Coder Dojo in MS Dublin

Last week we finished up for the summer after a pilot run of Coder Dojo sessions which were held at the Microsoft Dublin campus over the last couple of months. It was an absolute blast and everybody involved had fun, learnt some stuff and generally got a lot from it.


What is a Coder Dojo? So you can read reams about the movement on this website and others, but in a nutshell it’s a coding club for kids, usually run weekly for a couple of hours per session. The kids are usually roughly aged between 7 and 17. The focus is on child-led learning, with the goal being that the children themselves set the agenda and ideally you get to a stage where you have multiple project groups working on ideas with various technologies that they have chosen themselves. The children are then supported by volunteer mentors who hopefully know bit about the technology in question and are at least a step or two ahead of the kids.

 Starting off anew though you are going to have to introduce some technologies and basically give lessons – and see how everybody gets on. With kids starting afresh we found it better to follow a very loosely structured lecture series – it doesn’t take long (first session) before the kids get creative and add their own code to give their webpages a personal touch. We were lucky to have a very enthusiastic group of mentors; one who was a veteran of other dojos and got us out of the blocks the first week with a lesson on HTML delivered in a manner that appealed to the audience (without in-depth explanation of unnecessary stuff). And we continued from there with other mentors who researched suitable “starter” technologies and some who basically learned Scratch to be able to teach it. Once the kids had the power of choice we soon had two groups each week; one focused on Scratch and the others adding ever more functionality and styling to their personal websites. The parents really seemed to enjoy it too – most were employees and had their own laptops and while most them spent their time catching up on work, but there were certainly a few who followed the lessons and even a one or two who every so often enthusiastically beat the kids to the punch with answers to questions!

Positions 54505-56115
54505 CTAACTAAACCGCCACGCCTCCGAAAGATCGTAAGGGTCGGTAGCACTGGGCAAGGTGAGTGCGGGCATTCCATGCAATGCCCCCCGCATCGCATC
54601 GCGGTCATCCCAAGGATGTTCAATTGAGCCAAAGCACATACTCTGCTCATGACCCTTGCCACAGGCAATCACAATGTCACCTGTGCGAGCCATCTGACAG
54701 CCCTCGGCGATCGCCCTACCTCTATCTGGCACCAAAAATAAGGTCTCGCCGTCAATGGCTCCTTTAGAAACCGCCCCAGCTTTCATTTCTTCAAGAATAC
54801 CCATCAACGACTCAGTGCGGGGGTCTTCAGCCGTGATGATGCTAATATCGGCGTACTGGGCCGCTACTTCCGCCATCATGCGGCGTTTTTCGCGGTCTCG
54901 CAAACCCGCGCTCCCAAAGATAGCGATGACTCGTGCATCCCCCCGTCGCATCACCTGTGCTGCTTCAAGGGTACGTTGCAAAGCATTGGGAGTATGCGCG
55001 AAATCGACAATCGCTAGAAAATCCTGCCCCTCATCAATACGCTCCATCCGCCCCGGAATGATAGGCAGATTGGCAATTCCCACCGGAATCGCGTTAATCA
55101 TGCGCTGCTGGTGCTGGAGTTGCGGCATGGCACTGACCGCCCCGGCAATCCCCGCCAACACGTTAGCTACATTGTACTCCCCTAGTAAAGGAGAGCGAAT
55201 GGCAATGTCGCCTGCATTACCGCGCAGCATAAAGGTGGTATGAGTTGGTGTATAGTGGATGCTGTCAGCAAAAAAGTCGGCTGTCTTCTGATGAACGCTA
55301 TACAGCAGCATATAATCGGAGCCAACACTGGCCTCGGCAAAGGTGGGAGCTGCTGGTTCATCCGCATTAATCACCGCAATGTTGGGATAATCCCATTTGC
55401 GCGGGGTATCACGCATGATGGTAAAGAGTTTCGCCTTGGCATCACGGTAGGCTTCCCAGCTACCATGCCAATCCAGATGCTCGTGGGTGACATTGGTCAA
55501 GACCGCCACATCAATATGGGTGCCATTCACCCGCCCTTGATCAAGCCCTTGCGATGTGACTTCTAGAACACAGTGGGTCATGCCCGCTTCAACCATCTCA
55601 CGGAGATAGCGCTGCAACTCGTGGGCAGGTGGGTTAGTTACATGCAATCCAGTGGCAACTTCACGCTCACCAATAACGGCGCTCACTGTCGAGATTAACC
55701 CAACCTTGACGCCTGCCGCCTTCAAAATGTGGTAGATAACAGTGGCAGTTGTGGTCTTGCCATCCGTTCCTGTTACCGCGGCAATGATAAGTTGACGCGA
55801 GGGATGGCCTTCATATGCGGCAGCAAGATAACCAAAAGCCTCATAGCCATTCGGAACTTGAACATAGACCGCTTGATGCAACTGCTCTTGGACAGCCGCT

What did we learn

 The logistics behind organizing something like this on a corporate site involved a fast learning curve in our corporate policies as well as our security and facilities procedures, Irish child protection law insurance requirements etc… I will deal with all that in a more specific posting. Right now I want to talk about the actual dojo sessions and how they evolved, even in the short term of the pilot sessions.

Starting with pure beginners? Then start with something universal.

Some of us dreamed of getting the kids onto Visual Studio Express and writing .Net applications (and may still have that as an eventual dream). But we had a couple of planning meetings among the mentors and decided that given the ages involved we would need to start by getting the basic concepts across. We thought about Scratch, Kodu and smallbasic, but then a couple of us attended a “mentors meetup” with mentors from various Dublin dojos and got convinced of the merits of getting straight into HTML and web development. This worked really well. It is pretty universal in the sense that they had all browsed the web, clicked on links etc… before so it was great for them to see how pages are made and also in the sense that you can build almost anything (including W8 apps) with HTML, CSS and JavaScript these days.